Lynch’s actions make a lot more sense in light of the long history of his union’s bullying city hall, summarized recently by David Firestone. They’ve battled against civil oversight at least since 1966, when John Lindsay was mayor, but they’ve also battled fiercely against their so-called friends, like Ed Koch, and even Rudy Guiliani, who was first elected thanks to his strong identification with the police, but then “he lost the union’s favor within a few years by refusing to agree to demands for a police contract far more generous than the ones reached with other municipal unions,” Firestone noted. “By 1997, union members distributed a flier demanding that Giuliani be excluded from their funerals because his attendance “would only bring disgrace to my memory.“ That’s almost exactly the same language now being used by PBA members against de Blasio, who is also threatened with exclusion from their funerals.” There’s clearly a dynamic logic in play—the more a mayor gives the PBA, the more they expect, and the less it takes for them to go ballistic on him. The same kind of dynamic logic applies to problem officers, but in the opposite direction: The more problematic they are, the more effusively they will be praised. The logic in both cases is rooted in tribal self-interest, and descriptions of the world are adjusted accordingly. Reality has nothing to do with it.
Having stoked police officers’ worst tribal instincts from that moment forward, it was inevitable that Lynch would try to blame de Blasio when a deranged gunman from Baltimore shot and killed Ramos and Liu weeks later, on Dec. 20. It was also inevitable that Lynch would not be alone, from New York’s GOP establishment and friends to a chorus of right-wing media voices, cited by Media Matters. But true to the formula for ritual humiliation, none of the accusations hurled at de Blasio or Obama had a scintilla of truth to them.
Consider just a few of the actual statements that both men made. On Dec. 17, just three days before the two officers were killed, de Blasio said, “You cannot talk about social change and then commit an act of violence against a police officer. It makes no sense. It denigrates the cause. It undermines the legitimacy. It’s illegal, it’s wrong, it’s immoral.” Two days later, in a press conference after a meeting with community activist group Justice League NYC, who had co-sponsored a demonstration at which two policemen had been injured, de Blasio said much the same thing once again: “I made very clear that we cannot accept any violence against our police officers or against anyone. And they were very quick to affirm that they were appalled equally by the events on Saturday night. They find it unacceptable and they will work with the police to identify anyone who seeks to harm the police or harm anyone and undermine their non-violent peaceful progressive movement.”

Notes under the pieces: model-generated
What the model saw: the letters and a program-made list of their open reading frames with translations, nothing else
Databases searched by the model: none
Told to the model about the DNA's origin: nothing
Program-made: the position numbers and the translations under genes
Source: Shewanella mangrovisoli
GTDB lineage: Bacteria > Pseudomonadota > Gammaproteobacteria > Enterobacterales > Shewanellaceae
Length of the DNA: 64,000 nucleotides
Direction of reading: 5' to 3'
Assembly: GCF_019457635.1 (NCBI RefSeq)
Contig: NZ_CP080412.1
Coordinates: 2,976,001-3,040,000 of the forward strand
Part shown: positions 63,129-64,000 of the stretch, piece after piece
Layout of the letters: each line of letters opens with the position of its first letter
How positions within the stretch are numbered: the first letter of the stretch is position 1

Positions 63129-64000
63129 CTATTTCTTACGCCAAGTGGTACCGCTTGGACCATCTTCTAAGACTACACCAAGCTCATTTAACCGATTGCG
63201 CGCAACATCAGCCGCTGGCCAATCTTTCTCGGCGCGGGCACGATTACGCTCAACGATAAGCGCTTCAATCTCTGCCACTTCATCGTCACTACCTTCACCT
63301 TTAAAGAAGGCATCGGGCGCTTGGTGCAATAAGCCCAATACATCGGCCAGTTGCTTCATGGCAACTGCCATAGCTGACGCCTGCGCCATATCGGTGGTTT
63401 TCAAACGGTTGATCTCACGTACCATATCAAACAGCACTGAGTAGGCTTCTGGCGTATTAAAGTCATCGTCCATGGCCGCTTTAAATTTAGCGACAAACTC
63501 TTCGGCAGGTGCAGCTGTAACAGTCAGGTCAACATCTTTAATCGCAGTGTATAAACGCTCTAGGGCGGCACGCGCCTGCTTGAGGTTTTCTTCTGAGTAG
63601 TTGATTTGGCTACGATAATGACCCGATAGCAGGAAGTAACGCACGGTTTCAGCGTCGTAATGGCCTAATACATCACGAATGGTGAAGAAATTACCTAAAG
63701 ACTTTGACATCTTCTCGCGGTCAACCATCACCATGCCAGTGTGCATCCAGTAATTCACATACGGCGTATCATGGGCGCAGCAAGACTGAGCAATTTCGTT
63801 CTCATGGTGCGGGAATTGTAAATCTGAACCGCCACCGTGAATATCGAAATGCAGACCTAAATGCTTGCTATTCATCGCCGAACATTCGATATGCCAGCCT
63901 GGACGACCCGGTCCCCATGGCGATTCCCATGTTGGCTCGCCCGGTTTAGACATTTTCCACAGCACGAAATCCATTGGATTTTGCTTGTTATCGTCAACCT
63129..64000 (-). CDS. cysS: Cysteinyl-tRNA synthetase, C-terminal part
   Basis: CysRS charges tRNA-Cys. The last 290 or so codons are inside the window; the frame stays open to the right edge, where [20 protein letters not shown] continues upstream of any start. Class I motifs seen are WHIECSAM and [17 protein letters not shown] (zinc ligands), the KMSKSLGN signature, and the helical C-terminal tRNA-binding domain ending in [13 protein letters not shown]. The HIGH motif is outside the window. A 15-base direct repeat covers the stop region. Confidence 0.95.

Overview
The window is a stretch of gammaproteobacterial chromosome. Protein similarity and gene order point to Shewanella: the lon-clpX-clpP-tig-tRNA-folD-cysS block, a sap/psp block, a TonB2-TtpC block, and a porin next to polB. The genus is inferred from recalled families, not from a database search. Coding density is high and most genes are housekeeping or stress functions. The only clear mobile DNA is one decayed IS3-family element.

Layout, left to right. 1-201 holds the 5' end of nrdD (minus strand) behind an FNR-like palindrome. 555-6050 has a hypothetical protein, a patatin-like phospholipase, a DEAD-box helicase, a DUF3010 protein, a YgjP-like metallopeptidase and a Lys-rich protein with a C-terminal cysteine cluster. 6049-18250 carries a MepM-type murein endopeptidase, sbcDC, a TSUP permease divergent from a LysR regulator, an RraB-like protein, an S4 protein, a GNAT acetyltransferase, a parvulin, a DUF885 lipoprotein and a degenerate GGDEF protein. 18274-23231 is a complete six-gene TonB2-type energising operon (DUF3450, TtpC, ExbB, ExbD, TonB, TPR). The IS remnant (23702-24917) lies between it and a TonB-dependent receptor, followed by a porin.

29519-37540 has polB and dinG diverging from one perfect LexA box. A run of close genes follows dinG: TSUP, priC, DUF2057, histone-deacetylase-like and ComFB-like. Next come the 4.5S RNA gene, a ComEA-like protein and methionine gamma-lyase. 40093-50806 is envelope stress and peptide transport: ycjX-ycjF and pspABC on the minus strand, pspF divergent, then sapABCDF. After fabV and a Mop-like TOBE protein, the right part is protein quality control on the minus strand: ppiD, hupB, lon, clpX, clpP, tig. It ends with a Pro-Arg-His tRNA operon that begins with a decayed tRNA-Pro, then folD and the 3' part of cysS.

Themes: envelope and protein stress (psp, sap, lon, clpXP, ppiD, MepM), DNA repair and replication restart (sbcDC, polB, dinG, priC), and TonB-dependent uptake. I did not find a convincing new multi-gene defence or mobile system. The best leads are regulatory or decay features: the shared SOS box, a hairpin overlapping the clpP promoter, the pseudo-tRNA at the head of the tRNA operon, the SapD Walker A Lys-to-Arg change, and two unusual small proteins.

That’s what de Blasio actually said. That’s what Pat Lynch wants police officers to turn their backs on.
Obama’s record is equally clear and unambivalent. In a statement immediately after the St. Louis County grand jury refused to indict Michael Brown’s killer, Obama said, “I join Michael’s parents in asking anyone who protests this decision to do so peacefully. Let me repeat Michael’s father’s words: ‘Hurting others or destroying property is not the answer.’” The next day, after violence did erupt, Obama condemned it, saying, “Burning buildings, torching cars, destroying property, putting people at risk. That’s destructive and there’s no excuse for it. Those are criminal acts.”
So, surprise! The conservative hissy fit crowd is lying through its teeth. News flash: It’s what they do for a living. But to put these particular examples into proper historical perspective, we need to return to a key period during the peak of the civil rights movement, when years of movement organizing, both through the courts and in the streets, finally drew the nation to a point where national attention and action could no longer be avoided. The year was 1963, which began with George Wallace, in his inaugural address, pledging to uphold “segregation now, segregation tomorrow, segregation forever,” and it ended, as historian Taylor Branch noted 50 years later, with Wallace disowning segregation almost as if he’d never even heard of it:
By the end of 1963, with segregation losing its stable respectability, he [Wallace] dropped the word altogether from a fresh stump speech denouncing “big government” by “pointy-headed bureaucrats,” tyrannical judges, and “tax, tax, spend, spend” legislators. He spurned racial discourse, calling it favoritism, and insisted with aplomb that he had never denigrated any person or group in his fight for local control.
Of course, Wallace wasn’t giving up on racism, he was merely embracing it in a new “colorblind” form. Still, his swift abandonment of segregation so soon after proclaiming it “forever” marked a stunning transformation for the nation as well as for him.